This study investigated semaglutide’s effects on energy intake, appetite, control of eating, gastric emptying, and safety. Here are the results:

  • Semaglutide reduced energy intake by 35% compared to
  • Significant reductions in hunger and prospective food The increases in fullness and satiety were also reported in the semaglutide group.
  • Better control of eating and fewer/less intense food cravings were reported with
  • No evidence of delayed gastric emptying was The safety was consistent with the known profile of semaglutide. (Friedrichsen et al. 2021)

Study 4: Semaglutide as a GLP-1 Receptor Agonist for Type 2 Diabetes Management

This review focused on semaglutide’s development, clinical studies, pharmacotherapy, and more.

  • Semaglutide demonstrated strong anti-hyperglycemic activity in multiple clinical trials involving adults, elderly & obese type 2 diabetic
  • Despite gastrointestinal side effects, semaglutide was well-tolerated. It provided better glycemic control with a low risk of hypoglycemia and good patient
  • The SUSTAIN-6 and PIONEER-6 studies confirmed the cardiovascular safety of semaglutide for long-term (Mahapatra et al. 2022)

Now let’s move on to the dosage and administration of Semaglutide.

Part 4. Semaglutide Dosage & Administration

Semaglutide is typically administered in a controlled & gradually escalating dosage. It maximises its weight loss benefits and minimises potential side effects. This stepwise approach begins at a low dose and progressively increases over time. The recommended starting dose is:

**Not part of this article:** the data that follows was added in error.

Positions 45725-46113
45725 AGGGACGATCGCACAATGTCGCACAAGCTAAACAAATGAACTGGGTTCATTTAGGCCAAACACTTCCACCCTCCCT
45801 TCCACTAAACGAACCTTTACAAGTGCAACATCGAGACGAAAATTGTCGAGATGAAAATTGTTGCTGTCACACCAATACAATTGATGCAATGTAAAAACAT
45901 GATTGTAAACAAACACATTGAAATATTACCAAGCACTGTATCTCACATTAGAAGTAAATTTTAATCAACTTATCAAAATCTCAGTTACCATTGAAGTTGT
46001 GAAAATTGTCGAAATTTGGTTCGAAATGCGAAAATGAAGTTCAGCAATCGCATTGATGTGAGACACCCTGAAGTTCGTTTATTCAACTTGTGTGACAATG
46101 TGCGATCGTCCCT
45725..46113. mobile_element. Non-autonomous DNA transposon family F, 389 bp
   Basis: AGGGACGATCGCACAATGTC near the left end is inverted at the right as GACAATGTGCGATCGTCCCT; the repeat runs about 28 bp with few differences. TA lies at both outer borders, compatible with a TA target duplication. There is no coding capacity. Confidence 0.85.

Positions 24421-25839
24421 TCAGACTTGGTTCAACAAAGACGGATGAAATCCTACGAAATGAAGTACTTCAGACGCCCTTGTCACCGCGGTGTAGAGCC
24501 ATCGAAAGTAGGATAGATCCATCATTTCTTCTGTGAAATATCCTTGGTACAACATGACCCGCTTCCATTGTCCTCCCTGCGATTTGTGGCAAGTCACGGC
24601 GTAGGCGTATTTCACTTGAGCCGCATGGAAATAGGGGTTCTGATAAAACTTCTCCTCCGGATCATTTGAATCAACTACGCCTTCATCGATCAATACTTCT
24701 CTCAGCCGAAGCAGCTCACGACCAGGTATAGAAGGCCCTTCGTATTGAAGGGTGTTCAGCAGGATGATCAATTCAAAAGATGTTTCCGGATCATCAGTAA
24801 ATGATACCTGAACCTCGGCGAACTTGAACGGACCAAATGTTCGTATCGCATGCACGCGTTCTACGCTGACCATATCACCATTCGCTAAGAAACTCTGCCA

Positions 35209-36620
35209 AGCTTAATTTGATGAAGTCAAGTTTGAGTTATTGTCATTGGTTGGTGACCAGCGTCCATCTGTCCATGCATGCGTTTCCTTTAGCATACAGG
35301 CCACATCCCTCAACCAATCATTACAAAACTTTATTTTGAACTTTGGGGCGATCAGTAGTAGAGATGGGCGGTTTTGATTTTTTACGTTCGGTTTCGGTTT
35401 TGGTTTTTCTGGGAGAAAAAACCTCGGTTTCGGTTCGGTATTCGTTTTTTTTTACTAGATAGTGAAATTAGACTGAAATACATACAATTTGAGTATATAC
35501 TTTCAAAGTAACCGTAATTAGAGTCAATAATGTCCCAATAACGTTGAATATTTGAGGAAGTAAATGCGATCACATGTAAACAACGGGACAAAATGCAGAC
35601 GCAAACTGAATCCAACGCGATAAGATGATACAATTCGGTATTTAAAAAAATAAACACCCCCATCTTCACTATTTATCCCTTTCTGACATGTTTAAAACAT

• 25mg weekly for the first four weeks.
  • The dosage is then increased to 5mg in weeks 5-8.
  • Increased to 1mg in weeks 9-12.
  • Then 7mg is given in weeks 13-16.
  • From week 17 and onwards, the full dose of 4mg per week is administered.

This medication is administered once a week via subcutaneous injection. The duration of treatment in clinical studies ranges from 52 to 104 weeks. It depends on the objectives and parameters of the study. It’s also critical to note that the dosage should not exceed 2.4mg per week.

Adherence to this dosing protocol is crucial for the optimal effectiveness of semaglutide. In the event of a missed dose, it can be taken within five days. However, the dose should be skipped entirely if this window is missed. (Chao et al., 2022) (Alabduljabbar et al. 2022)

After looking at the dosage, here’s some information on the safety profile of Semaglutide weight loss therapy.

Part 5. Semaglutide Weight Loss Safety Profile

Semaglutide has met stringent safety standards set by regulatory authorities like the FDA. Its safety profile was established pre- and post-marketing to identify and manage potential rare adverse events.

Here are some effects shown by a study.

Common Side Effects and Adverse Events